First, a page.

A Vermont housewife finds that the last boy on the bus, the boy who hasn’t left the bus because he doesn’t seem to know that he’s arrived at his home, both is and somehow is not her son Charlie. He looks mostly right, sounds mostly right, but he is different; rather than being a severely asthmatic weakling, this boy seems more robust, even more mature. No one — not the bus driver, the sheriff, the neighbors, the husband, the older daughter — can tell if this is really Charlie. Each falls back upon the strange, perhaps inexplicable observation, “You’re his mother; you should know.” Continue reading “The Boy on the Bus”
(1972, not rated) Christopher Walken (Pvt. James Reese), Joss Ackland (Dr. Frederick), Ralph Meeker (The Major), Ronny Cox (Sgt. Boford Miles), Marco St. John (Shannon). Music: Phil Ramone and Chris Dedrick (performed by Free Design). Screenplay: Ron Whyte, based on the play The Happiness Cage by Dennis Reardon. Director: Bernard Girard. 94 minutes.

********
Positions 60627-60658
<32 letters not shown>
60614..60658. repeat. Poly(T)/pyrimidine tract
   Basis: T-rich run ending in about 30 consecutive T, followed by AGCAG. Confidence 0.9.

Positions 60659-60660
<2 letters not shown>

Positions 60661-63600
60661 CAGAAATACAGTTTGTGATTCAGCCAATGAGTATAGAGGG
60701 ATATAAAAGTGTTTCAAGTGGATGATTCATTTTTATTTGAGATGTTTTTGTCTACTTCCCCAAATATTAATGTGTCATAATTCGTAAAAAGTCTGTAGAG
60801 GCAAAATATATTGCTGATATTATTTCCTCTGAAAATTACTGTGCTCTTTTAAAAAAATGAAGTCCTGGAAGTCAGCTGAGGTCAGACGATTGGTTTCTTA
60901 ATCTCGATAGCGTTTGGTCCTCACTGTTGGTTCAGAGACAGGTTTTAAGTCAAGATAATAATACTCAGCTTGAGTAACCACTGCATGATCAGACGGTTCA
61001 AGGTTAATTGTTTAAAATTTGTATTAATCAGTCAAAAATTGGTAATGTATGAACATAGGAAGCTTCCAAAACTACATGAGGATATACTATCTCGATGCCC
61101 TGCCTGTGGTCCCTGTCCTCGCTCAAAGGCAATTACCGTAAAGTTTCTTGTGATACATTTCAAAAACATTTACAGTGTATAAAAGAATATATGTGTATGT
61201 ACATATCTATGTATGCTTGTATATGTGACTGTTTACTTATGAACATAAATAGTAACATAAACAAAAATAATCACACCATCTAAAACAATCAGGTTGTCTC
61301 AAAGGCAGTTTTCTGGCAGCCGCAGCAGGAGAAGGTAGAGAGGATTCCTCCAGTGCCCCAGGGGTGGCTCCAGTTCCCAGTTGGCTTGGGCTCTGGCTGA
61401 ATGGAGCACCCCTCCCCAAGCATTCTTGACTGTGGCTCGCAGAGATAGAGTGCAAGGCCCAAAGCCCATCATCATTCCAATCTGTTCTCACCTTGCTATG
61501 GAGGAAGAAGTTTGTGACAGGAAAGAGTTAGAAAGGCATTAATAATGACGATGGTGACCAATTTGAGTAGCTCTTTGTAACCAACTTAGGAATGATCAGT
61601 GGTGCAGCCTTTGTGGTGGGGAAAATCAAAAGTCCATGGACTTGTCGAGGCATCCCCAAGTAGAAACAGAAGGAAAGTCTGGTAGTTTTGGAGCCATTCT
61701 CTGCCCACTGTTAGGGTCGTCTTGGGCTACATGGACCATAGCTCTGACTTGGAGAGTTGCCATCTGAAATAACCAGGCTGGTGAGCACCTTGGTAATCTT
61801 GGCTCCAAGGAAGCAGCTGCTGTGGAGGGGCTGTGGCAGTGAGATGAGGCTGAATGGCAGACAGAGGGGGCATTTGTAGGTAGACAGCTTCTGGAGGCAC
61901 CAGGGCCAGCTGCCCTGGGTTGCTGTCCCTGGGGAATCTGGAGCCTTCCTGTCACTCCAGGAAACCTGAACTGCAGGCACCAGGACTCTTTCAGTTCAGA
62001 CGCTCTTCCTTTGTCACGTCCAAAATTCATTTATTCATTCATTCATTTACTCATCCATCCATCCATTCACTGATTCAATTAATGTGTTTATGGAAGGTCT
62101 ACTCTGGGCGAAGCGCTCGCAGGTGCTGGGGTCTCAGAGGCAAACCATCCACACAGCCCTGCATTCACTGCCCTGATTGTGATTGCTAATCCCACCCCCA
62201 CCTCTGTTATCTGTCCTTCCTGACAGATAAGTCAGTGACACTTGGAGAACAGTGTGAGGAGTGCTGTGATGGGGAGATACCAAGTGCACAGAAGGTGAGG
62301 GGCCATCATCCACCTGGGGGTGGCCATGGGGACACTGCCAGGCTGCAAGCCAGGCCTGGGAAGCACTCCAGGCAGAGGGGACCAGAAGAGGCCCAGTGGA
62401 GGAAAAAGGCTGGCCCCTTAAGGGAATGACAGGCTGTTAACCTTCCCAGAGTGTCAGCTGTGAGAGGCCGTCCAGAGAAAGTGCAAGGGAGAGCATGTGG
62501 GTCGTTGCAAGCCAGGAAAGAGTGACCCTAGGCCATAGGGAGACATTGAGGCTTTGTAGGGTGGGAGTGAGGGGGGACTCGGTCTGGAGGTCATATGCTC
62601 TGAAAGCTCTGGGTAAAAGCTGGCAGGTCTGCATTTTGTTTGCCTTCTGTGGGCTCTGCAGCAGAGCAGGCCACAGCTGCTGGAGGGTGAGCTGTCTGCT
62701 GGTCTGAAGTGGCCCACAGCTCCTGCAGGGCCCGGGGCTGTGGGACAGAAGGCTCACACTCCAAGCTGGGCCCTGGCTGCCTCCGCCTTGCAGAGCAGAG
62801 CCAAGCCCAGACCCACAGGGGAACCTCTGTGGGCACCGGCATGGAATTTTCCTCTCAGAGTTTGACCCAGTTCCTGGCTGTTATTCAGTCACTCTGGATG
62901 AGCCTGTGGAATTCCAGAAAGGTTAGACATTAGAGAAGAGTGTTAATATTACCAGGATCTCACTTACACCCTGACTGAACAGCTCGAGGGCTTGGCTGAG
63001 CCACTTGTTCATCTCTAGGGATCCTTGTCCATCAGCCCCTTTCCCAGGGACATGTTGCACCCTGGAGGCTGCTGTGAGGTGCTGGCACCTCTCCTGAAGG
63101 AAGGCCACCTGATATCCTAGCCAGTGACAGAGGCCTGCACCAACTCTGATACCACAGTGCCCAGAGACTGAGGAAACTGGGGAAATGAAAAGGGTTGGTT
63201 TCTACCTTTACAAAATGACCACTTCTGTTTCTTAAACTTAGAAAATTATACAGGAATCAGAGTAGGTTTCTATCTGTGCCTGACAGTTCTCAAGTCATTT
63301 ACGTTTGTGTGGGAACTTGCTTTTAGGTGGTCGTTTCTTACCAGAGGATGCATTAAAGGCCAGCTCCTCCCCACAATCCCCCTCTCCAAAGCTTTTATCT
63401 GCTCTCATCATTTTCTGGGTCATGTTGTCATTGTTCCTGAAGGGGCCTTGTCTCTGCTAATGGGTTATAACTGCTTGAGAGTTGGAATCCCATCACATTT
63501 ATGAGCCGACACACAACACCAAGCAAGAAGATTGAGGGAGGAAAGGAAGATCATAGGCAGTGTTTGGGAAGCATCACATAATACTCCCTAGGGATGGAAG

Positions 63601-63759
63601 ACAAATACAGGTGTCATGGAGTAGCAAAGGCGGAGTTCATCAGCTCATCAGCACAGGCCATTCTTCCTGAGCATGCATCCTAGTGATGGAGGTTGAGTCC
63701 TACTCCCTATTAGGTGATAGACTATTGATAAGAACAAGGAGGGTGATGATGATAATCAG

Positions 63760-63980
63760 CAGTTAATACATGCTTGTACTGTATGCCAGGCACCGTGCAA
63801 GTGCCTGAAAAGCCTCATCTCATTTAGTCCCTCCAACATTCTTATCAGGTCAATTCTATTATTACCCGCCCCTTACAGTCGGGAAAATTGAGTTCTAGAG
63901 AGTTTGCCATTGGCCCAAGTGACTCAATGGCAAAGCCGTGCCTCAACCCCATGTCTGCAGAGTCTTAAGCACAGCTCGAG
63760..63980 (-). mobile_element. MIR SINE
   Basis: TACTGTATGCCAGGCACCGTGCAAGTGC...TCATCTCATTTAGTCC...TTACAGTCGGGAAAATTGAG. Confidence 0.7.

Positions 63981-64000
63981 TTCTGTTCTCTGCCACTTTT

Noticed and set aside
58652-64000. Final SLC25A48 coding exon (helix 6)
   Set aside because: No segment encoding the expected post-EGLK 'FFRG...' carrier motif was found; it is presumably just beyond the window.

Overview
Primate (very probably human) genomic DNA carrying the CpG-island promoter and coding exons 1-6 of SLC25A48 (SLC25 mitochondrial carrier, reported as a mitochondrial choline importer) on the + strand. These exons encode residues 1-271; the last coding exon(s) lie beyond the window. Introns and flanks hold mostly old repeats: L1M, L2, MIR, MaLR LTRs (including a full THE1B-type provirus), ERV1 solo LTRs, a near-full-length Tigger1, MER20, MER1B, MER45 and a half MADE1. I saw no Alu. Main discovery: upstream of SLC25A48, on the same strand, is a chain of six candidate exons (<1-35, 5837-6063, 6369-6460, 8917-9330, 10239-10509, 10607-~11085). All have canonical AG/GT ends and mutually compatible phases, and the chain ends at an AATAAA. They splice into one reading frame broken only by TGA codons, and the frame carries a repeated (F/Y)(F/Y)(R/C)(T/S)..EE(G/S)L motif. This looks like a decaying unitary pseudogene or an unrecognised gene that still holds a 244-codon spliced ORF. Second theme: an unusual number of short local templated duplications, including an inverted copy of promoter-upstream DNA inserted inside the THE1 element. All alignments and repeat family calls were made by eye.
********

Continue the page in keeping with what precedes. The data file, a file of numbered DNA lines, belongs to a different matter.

Notable: Christopher Walken’s first starring role.
Army Private James Reese has anger issues, which lands him in a highly secluded and heavily secured country estate somewhere in the West German countryside. He and two other American soldiers are under the exclusive care of Dr. Frederick, who seems to be anything but an ordinary general practitioner. As Reese discovers that his orderly, Shannon, behaves more like a sadistic prison guard, and that his doctor has a separate laboratory with monkeys who appear to have had some sort of surgery performed upon their brains, he comes to realize that his presence is less for recovery than it is for experimentation. Continue reading “The Mind Snatchers (1972)”